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Review: Native Instruments DrumLab
Hollin Jones on Sun, September 15th 1 comments
Native Instruments DrumLab promises to make beat creation quick, easy and immediately gratifying. Hollin Jones takes a deeper look. Scroll to the bottom of the see Toby Pitman's DrumLab intro video.

Thanks to its Kontakt architecture, NI has made it relatively easy for itself and a number of third party developers to create new sample and synthesis-based instruments inside an existing shell: the Kontakt Player. The latest is Drumlab,  which retails at just 99 Euros and runs in the full or the free version of Kontakt on Mac and PC. It's a 2.5GB download that unpacks to around 5.5GB of sample content, and you can choose to install this on an external hard drive if you are using a laptop where space is at a premium. 

Back to the lab

The idea behind Drumlab is that it is 'production ready' and it aims to provide you with great drum sounds and some flexibility, but without the many deep editing tools that you get in something like Battery. Let's face it, a lot of the time you want to get inspired and start making beats within 30 seconds rather than spending hours sampling and programming envelopes and such like. That's where Drumlab comes in. 

The interface is slick and modern and split into several sections. At the top you can select whole kits and sound sets and on the right, choose from over 900 preset grooves: more on this later. In the main part of the window is the drum grid and clicking on each square will trigger that sound as well as revealing a level, pan, solo and mute control for each one, plus routing options. 

The interface of DrumLab is quick to understand thanks to its appealing visuals.

The interface is cool and provides easy access to the most important controls

Here's a beat I knocked together in about 30 seconds, by hand:

In the Groove

Selecting any drum causes the lower part of the window to flip to display its settings. Every drum can use two layers, an acoustic and an electronic sample, and you can blend between them using the Mix fader to create unique sounds. This, NI says, was the key to getting great drum sounds on many hit records and here it's very simple to achieve. Each source can be separately tuned and have various characteristics set like attack, hold, decay, filtering and mic position. A second tab lets you set up specific effects for every drum from a choice of transient shaper, compressor, saturator, EQ and reverb. These are taken from NI's much revered SOLID series, and sound excellent.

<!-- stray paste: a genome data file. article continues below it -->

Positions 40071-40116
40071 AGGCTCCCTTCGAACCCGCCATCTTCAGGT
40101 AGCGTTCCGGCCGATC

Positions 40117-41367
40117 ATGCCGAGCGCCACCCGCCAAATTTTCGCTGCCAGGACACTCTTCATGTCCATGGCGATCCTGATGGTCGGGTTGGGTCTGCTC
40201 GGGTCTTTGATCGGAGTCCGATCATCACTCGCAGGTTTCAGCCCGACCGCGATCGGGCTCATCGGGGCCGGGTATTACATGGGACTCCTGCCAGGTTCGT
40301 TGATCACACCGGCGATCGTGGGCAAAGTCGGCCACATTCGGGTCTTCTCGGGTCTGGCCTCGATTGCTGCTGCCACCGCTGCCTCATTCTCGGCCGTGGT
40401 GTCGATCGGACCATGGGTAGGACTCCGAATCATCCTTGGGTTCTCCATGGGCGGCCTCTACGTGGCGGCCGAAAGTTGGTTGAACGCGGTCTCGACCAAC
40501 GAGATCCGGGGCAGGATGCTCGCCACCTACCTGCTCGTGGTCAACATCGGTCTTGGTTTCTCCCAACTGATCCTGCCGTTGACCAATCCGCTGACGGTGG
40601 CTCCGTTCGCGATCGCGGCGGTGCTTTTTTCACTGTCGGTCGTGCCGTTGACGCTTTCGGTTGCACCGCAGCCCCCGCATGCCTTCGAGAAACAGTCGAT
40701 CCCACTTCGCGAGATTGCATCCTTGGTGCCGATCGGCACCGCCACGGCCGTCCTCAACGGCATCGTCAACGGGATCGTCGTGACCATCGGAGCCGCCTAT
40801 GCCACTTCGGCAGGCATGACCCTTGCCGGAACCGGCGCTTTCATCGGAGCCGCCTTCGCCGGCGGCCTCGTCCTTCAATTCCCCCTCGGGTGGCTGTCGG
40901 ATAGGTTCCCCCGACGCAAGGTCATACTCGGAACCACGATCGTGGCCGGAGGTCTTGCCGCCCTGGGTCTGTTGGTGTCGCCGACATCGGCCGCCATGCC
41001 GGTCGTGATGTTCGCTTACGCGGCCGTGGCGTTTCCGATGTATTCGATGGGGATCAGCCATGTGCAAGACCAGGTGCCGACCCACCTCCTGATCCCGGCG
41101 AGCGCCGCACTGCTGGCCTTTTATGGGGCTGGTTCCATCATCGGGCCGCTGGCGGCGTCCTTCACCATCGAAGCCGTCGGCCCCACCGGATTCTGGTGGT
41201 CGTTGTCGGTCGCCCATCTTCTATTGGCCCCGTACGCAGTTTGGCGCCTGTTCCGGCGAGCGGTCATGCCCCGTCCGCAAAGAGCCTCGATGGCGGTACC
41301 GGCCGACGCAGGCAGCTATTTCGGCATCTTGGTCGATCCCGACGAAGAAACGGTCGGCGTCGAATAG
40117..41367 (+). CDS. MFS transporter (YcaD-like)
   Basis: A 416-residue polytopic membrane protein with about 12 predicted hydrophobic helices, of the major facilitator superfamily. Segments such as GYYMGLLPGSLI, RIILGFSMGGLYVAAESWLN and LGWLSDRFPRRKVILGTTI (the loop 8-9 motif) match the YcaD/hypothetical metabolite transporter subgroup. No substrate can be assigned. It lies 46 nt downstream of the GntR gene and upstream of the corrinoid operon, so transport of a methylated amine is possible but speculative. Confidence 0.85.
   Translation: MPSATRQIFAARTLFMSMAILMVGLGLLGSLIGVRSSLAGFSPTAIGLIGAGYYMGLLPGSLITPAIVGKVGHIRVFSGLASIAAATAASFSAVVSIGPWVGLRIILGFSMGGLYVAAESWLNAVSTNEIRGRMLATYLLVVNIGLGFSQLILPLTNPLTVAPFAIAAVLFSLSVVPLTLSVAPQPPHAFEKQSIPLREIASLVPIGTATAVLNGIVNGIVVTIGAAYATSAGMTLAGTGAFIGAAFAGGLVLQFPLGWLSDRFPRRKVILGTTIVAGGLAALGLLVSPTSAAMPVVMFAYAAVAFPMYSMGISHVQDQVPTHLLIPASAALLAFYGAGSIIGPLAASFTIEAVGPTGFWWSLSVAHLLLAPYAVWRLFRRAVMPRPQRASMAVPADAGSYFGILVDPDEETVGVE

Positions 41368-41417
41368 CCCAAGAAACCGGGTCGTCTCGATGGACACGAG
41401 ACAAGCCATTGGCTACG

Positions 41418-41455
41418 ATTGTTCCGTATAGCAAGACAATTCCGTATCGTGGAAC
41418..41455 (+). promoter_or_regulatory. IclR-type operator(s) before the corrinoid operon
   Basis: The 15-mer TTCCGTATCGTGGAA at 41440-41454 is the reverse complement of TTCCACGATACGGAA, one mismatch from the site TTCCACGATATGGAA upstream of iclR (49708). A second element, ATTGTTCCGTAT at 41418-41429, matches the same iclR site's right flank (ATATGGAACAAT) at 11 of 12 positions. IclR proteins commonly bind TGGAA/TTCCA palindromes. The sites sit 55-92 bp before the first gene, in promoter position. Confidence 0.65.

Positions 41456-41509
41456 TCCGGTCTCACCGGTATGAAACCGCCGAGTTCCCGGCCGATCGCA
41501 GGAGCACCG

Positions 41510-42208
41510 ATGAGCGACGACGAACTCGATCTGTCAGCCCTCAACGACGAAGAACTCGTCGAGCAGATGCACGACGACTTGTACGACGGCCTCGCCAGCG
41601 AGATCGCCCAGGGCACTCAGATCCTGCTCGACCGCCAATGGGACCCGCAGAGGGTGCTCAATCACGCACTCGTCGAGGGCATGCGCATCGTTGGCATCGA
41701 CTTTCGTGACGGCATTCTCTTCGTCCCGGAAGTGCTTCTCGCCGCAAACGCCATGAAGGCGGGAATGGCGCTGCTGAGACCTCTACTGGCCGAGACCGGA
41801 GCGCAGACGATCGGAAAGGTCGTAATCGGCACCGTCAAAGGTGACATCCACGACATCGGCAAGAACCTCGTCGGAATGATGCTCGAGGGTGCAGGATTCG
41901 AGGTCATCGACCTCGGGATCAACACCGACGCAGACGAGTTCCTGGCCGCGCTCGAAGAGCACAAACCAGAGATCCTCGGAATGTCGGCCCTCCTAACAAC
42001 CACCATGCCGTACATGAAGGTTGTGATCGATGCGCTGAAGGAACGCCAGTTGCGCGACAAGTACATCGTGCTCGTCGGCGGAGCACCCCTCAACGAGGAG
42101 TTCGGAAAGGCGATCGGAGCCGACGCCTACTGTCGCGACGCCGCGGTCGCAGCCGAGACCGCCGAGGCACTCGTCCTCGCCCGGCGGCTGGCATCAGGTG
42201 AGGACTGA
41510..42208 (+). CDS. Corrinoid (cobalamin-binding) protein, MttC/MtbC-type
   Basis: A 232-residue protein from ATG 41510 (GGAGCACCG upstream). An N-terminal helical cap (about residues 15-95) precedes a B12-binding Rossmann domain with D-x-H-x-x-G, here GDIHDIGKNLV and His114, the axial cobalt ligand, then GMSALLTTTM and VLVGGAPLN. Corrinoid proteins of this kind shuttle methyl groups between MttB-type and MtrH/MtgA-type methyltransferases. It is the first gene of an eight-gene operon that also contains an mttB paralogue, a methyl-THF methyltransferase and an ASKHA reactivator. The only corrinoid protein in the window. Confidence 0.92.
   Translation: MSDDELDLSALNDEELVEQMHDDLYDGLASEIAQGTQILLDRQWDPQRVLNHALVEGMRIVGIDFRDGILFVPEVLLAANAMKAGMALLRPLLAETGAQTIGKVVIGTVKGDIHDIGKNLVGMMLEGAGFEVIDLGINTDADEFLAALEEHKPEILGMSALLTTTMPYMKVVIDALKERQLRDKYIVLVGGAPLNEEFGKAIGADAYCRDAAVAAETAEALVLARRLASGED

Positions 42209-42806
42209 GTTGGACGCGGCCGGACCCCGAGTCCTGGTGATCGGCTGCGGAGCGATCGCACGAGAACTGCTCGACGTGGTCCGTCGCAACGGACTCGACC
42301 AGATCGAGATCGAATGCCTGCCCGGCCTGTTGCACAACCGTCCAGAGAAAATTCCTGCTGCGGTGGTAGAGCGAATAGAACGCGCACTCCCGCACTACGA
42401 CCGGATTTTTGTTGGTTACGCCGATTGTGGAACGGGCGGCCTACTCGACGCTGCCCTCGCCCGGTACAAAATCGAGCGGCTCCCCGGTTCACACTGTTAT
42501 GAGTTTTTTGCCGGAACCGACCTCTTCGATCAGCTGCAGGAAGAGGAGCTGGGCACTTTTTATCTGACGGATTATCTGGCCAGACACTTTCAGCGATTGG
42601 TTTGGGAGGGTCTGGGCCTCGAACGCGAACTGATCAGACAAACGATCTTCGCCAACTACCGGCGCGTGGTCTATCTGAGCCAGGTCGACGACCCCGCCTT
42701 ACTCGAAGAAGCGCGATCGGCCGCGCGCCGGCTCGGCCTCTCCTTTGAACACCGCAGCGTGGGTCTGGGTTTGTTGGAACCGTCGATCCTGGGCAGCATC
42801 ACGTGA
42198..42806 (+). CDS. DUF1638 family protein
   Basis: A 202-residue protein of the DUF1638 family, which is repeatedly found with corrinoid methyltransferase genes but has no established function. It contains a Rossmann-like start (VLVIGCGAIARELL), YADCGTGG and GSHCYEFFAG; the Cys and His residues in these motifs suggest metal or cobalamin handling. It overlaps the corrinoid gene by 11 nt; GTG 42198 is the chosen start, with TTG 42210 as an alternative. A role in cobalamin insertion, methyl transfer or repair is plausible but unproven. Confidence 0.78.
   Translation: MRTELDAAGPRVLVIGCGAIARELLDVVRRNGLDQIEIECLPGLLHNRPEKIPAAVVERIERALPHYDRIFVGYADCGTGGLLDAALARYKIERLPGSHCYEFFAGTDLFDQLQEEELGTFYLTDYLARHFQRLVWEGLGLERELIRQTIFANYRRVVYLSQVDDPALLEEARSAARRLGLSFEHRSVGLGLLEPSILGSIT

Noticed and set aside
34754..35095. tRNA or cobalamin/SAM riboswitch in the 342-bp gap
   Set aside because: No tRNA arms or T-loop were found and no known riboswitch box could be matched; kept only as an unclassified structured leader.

I mentioned a Groove mode, and you can switch between the many supplied patterns and edit their swing, groove and tightness in the Grooves section. You can't alter the pattern notes but you can map grooves to individual notes so they can be triggered in sequence from a keyboard. 

900 grooves are included so you'll never be stuck for inspiration

900 grooves are included so you'll never be stuck for inspiration.

Final thoughts

A great deal of care has gone into sampling the drums in Drumlab, as well as making it really easy to tweak and tune kits, layering different beats together and quickly dialling in effects to create excellent-sounding drum parts. It's billed as a 'drum layering instrument' and this is accurate, but it's more fun than that description makes it sound. It sounds massive, and it made me want to knock some beats out as soon as I started playing it. These are really useable sounds, the kind that would slot perfectly into many kinds of productions from indie rock through hip hop and dubstep to full-on electronic music. At the price it's a brilliant way to get a powerful but fun beat making tool for your setup. 

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Comments (1)

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  • BenB
    Great article! Thanks for doing such a great job. The video really helps. I've been a Superior Drummer devote for a long time, but it may be time to switch. NI DrumLab looks WAY easier to customize and use. Hollin, what are your thoughts of the two side by side?
    • 7 years ago
    • By: BenB
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